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Protecting Orca by Restoring Salmon

Gov. Jay Inslee is expected to announce a plan and a task force aimed at saving and protecting the critically endangered southern resident killer whales, whose number has fallen from 98 animals in 1995 to 76 living today.


 By  Lynda V. Mapes                    
 Seattle Times environment reporter

With just 76 southern-resident orcas left frequenting Puget Sound, Gov. Jay Inslee is expected to announce Wednesday immediate and long-term steps to save the giant predators from extinction. 

In a news conference where he will be joined by tribal leaders from around Puget Sound, Inslee will direct seven agencies to boost orca recovery with a wide range of actions, and will announce the appointment of a task force to track progress and devise longer-term strategies. 

Even as the governor prepared to roll out an executive order establishing the initiative, members of the Lummi Nation on Tuesday sought to draw attention to the dwindling orca population in the Salish Sea by putting a spotlight on one killer whale: Tokitae, also known as Lolita, a female who has lived in captivity in Florida since being captured in 1970.
  
The tribe is seeking the return of the killer whale, proposing she be allowed to live out her days in an open-water sanctuary in a cove on Orcas Island.

Killer whales are critically endangered and their decline is due to several causes, most critically a lack of their preferred diet — salmon, especially chinook.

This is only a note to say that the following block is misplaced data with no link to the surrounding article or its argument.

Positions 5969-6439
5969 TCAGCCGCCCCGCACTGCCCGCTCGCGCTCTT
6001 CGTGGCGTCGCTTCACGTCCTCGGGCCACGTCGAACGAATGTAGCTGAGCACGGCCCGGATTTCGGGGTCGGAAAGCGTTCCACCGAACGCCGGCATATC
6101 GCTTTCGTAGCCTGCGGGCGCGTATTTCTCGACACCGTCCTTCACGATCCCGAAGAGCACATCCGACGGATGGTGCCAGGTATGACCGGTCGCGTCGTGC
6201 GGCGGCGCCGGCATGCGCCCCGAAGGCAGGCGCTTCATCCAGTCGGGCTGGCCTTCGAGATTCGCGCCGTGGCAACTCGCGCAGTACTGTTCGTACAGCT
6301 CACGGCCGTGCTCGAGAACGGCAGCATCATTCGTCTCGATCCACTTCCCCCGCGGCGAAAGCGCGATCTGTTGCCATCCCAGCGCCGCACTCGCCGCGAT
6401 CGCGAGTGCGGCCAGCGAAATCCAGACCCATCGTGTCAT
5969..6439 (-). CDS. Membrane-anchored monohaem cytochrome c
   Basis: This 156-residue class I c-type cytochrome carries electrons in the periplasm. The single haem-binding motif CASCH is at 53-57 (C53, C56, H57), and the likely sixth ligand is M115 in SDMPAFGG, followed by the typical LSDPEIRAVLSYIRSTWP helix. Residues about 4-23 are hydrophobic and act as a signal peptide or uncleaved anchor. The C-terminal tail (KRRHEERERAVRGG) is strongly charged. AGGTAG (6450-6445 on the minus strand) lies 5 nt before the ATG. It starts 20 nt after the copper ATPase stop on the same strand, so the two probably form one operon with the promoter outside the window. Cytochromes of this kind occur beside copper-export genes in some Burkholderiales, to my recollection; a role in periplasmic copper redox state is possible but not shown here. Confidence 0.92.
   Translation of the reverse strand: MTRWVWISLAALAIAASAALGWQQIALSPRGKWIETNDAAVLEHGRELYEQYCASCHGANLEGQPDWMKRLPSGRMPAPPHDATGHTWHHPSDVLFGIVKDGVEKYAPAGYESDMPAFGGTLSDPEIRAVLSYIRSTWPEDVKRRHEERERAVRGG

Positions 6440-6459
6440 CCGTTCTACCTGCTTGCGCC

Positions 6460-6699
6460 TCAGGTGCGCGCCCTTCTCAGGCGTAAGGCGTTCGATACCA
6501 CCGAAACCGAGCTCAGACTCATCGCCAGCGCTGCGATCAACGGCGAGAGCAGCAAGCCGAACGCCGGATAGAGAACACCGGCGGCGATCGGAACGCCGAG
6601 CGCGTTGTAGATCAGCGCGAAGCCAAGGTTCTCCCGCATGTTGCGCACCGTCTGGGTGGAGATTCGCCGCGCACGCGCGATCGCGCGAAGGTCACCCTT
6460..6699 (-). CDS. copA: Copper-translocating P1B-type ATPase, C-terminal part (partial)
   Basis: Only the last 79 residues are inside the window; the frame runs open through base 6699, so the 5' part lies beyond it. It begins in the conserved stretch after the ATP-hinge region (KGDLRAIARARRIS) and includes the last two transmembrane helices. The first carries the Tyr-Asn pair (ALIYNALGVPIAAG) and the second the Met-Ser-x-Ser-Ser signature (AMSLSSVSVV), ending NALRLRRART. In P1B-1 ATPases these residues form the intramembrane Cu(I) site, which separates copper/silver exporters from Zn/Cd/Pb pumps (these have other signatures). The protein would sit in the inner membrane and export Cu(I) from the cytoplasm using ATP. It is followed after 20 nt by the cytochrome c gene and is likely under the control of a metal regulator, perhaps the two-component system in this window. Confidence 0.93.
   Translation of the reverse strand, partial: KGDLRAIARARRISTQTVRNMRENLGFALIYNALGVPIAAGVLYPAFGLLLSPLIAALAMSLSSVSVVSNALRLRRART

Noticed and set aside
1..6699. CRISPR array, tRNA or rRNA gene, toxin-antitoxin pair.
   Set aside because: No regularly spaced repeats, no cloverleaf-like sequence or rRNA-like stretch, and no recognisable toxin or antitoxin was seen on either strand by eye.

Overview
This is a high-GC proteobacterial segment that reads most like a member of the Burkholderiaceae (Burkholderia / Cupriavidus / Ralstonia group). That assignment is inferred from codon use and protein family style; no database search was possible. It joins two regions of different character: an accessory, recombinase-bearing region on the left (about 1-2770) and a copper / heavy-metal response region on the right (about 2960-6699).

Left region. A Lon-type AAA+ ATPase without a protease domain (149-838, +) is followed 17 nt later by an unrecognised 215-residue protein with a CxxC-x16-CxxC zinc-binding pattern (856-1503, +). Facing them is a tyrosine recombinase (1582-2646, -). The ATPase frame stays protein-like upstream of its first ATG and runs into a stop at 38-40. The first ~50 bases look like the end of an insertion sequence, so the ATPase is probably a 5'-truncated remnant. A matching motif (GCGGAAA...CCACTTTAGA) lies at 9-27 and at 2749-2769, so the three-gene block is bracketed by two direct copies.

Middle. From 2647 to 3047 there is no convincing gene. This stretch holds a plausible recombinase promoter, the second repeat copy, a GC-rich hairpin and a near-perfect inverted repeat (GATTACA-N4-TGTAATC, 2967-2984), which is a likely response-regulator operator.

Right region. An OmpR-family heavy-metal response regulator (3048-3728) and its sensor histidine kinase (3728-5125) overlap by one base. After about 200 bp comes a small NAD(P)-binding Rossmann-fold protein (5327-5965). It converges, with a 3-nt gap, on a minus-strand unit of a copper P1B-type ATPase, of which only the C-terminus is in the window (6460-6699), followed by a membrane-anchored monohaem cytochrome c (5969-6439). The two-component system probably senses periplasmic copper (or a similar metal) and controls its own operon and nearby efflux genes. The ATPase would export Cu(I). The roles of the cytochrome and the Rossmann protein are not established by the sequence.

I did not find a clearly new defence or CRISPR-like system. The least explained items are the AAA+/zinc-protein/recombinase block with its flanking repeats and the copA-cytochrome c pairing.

Orcas also are affected by vessel noise because it interferes with their ability to locate prey, forcing the whales to work harder to find what fish are available. 

Lack of food also causes the whales to burn their fat, releasing chemical toxins absorbed from the environment and stored in the fat. 

Experts believe that both immediate and long-term actions are needed to rescue an animal whose population has declined from 98 animals in 1995. 

There are three distinct groups — called J, K and L pods — that frequent Puget Sound. These animals make up a genetically distinct population of orcas called southern-resident killer whales. 

Inslee will direct state agencies to work with federal, local and tribal governments to identity the highest priority watersheds for chinook salmon, with an eye toward boosting salmon populations by every means possible. Everything from habitat restoration to adjusting levels in the salmon harvest to helping the fish get past dams — it’s all on the table, according to the executive order.

The operators of tourist whale-watch vessels are to receive response training in the event of an oil spill, and Washington State Ferries will be directed to run more quietly in areas critical to the southern residents.

The state Department of Fish and Wildlife will be asked to review commercial and recreational fishing regulations, prioritizing areas and fish runs that are key for southern-resident recovery.